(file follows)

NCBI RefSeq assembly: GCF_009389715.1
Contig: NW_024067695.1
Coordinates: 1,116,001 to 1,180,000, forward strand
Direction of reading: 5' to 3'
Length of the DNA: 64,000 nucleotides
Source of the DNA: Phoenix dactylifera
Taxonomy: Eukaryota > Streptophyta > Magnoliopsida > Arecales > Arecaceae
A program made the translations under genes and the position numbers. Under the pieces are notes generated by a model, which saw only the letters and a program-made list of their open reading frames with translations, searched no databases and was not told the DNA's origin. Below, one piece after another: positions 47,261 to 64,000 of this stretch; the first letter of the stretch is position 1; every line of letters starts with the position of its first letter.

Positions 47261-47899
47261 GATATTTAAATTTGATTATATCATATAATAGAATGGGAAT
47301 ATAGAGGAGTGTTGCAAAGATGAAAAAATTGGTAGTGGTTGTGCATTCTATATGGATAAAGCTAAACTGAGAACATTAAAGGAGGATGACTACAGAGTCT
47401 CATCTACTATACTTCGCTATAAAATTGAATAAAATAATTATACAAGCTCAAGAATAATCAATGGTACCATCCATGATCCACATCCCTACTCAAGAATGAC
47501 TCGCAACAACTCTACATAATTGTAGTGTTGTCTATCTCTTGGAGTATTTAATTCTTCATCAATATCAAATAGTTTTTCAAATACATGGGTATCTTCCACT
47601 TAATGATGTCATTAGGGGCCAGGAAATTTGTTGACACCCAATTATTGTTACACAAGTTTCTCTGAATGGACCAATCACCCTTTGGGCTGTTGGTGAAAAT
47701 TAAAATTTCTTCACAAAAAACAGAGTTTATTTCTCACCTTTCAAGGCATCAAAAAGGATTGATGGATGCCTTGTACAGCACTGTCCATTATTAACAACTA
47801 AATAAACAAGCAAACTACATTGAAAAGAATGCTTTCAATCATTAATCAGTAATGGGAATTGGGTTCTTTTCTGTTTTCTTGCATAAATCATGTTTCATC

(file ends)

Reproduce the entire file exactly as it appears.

NCBI RefSeq assembly: GCF_009389715.1
Contig: NW_024067695.1
Coordinates: 1,116,001 to 1,180,000, forward strand
Direction of reading: 5' to 3'
Length of the DNA: 64,000 nucleotides
Source of the DNA: Phoenix dactylifera
Taxonomy: Eukaryota > Streptophyta > Magnoliopsida > Arecales > Arecaceae
A program made the translations under genes and the position numbers. Under the pieces are notes generated by a model, which saw only the letters and a program-made list of their open reading frames with translations, searched no databases and was not told the DNA's origin. Below, one piece after another: positions 47,261 to 64,000 of this stretch; the first letter of the stretch is position 1; every line of letters starts with the position of its first letter.

Positions 47261-47899
47261 GATATTTAAATTTGATTATATCATATAATAGAATGGGAAT
47301 ATAGAGGAGTGTTGCAAAGATGAAAAAATTGGTAGTGGTTGTGCATTCTATATGGATAAAGCTAAACTGAGAACATTAAAGGAGGATGACTACAGAGTCT
47401 CATCTACTATACTTCGCTATAAAATTGAATAAAATAATTATACAAGCTCAAGAATAATCAATGGTACCATCCATGATCCACATCCCTACTCAAGAATGAC
47501 TCGCAACAACTCTACATAATTGTAGTGTTGTCTATCTCTTGGAGTATTTAATTCTTCATCAATATCAAATAGTTTTTCAAATACATGGGTATCTTCCACT
47601 TAATGATGTCATTAGGGGCCAGGAAATTTGTTGACACCCAATTATTGTTACACAAGTTTCTCTGAATGGACCAATCACCCTTTGGGCTGTTGGTGAAAAT
47701 TAAAATTTCTTCACAAAAAACAGAGTTTATTTCTCACCTTTCAAGGCATCAAAAAGGATTGATGGATGCCTTGTACAGCACTGTCCATTATTAACAACTA
47801 AATAAACAAGCAAACTACATTGAAAAGAATGCTTTCAATCATTAATCAGTAATGGGAATTGGGTTCTTTTCTGTTTTCTTGCATAAATCATGTTTCATC